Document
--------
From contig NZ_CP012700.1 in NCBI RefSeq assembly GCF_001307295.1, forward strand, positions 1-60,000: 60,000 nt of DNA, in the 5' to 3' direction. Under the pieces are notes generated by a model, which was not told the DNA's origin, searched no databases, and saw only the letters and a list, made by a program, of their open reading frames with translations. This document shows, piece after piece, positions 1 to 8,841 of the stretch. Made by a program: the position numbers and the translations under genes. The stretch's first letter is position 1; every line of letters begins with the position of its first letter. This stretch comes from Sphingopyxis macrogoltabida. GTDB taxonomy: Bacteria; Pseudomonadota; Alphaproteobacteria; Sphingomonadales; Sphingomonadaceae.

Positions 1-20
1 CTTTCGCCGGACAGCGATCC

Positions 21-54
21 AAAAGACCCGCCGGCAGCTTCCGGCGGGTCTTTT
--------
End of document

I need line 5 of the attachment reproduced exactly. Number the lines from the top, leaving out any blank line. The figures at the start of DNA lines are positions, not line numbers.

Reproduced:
21 AAAAGACCCGCCGGCAGCTTCCGGCGGGTCTTTT